The Antichrist's deception already begins to take shape in the world every time the claim is made to realize within history that messianic hope which can only be realized beyond history through the eschatological judgement. The Church has rejected even modified forms of this falsification of the kingdom to come under the name of millenarianism, especially the 'intrinsically perverse' political form of a secular messianism.
- ^ Baumgartner, Frederic J. 1999. Longing for the End: A History of Millennialism in Western Civilization, New York: Palgrave, pp 1-6
- ^ Gould, Stephen Jay. 1997. Questioning the millennium: a rationalist's guide to a precisely arbitrary countdown. New York: Harmony Books, p. 112 (note)
- ^ a b Millenarianism. In James Crossley and Alastair Lockhart (eds.) Critical Dictionary of Apocalyptic and Millenarian Movements. 2021
- ^ a b c Gordon Marshall, "millenarianism", The Concise Oxford Dictionary of Sociology (1994), p. 333.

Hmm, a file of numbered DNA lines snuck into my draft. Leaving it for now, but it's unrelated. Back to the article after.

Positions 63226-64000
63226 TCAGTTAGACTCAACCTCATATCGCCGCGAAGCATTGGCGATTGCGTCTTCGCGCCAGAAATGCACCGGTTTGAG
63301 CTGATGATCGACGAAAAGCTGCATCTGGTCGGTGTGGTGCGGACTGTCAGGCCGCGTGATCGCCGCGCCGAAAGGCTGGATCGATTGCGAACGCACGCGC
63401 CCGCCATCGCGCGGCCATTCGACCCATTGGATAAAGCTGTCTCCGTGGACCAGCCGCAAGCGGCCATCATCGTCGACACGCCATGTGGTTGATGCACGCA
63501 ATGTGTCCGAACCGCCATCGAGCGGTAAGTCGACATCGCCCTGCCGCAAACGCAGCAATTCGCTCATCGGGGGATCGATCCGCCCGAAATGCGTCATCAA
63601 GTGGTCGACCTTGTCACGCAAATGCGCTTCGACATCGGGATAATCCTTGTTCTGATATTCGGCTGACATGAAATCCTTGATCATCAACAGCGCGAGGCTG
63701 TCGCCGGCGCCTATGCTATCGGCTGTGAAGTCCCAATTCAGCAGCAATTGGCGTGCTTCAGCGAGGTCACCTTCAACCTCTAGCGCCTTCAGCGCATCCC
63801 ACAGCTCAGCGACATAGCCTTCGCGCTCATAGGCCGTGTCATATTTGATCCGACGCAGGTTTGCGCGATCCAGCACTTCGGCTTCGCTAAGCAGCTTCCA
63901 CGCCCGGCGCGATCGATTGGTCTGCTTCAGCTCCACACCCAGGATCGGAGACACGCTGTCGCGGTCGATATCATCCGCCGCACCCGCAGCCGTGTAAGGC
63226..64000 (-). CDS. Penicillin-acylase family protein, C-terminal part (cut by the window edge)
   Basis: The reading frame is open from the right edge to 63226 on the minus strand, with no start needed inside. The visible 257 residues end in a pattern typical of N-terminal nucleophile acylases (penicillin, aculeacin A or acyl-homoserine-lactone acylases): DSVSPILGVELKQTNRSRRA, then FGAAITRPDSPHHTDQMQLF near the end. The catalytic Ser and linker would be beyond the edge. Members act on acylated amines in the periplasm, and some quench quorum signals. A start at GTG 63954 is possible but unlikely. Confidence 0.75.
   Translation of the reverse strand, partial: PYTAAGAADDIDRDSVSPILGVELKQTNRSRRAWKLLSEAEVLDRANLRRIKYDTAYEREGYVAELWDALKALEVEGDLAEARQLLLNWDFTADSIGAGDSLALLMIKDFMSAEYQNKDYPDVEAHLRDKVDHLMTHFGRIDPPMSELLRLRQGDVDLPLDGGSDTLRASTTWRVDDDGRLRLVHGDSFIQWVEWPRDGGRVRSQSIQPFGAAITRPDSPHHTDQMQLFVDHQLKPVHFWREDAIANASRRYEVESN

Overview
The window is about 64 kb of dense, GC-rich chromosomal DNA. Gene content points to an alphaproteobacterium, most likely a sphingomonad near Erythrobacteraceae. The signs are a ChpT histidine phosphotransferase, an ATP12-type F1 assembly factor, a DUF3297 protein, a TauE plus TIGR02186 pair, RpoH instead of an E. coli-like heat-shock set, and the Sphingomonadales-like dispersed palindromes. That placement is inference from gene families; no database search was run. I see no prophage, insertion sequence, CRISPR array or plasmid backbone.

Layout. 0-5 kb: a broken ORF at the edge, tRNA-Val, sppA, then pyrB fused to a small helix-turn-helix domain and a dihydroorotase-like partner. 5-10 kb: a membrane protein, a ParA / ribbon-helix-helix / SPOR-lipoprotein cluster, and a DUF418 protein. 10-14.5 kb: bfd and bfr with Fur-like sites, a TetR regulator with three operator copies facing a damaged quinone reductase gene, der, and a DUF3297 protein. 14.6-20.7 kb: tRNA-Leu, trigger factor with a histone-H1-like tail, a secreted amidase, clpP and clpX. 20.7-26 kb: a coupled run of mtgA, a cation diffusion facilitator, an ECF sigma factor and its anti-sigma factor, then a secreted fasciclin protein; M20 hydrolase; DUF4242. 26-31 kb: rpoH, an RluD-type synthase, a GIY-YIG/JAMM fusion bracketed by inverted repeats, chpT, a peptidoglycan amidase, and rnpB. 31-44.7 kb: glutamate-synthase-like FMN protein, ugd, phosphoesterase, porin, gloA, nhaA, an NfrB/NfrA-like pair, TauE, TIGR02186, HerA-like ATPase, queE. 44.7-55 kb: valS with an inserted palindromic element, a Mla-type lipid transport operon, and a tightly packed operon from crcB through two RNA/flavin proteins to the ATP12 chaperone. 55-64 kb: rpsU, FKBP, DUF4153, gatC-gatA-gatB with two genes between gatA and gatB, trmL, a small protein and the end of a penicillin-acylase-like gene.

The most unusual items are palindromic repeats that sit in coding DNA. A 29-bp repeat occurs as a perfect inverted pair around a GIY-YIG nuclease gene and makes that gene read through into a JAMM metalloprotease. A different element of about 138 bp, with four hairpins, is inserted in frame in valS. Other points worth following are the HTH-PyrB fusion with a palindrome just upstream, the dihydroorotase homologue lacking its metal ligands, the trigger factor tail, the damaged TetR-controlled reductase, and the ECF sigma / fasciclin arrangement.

- ^ Gould, Stephen Jay. 1997
- ^ Landes, Richard A. Heaven on Earth: The Varieties of the Millennial Experience. New York: Oxford University Press, 2011. Print.
- ^ Mayer, Jean-François (June 2016). Lewis, James R; Tøllefsen, Inga (eds.). "Millennialism: New Religious Movements and the Quest for a New Age". The Oxford Handbook of New Religious Movements. II. doi:10.1093/oxfordhb/9780190466176.013.30.
- ^ Kark, Ruth "Millenarism and agricultural settlement in the Holy Land in the nineteenth century," in Journal of Historical Geography, 9, 1 (1983), pp. 47-62
- ^ Worsley, Peter. 1957. The trumpet shall sound; a study of "cargo" cults in Melanesia. London: MacGibbon & Kee.
- ^ Desroche, Henri (1969). Dieux d'hommes. Dictionnaire des messianismes et millénarismes de l'ère chrétienne. Paris: Berg International. pp. 31–32.
- ^ Wessinger, Catherine. Millennialism, Persecution, and Violence: Historical Cases. Syracuse, N.Y: Syracuse University Press, 2000. Print.
- ^ Underwood, Grant (1999) . The Millenarian World of Early Mormonism. Urbana: University of Illinois Press. ISBN 978-0252068263.
- ^ paragraph 676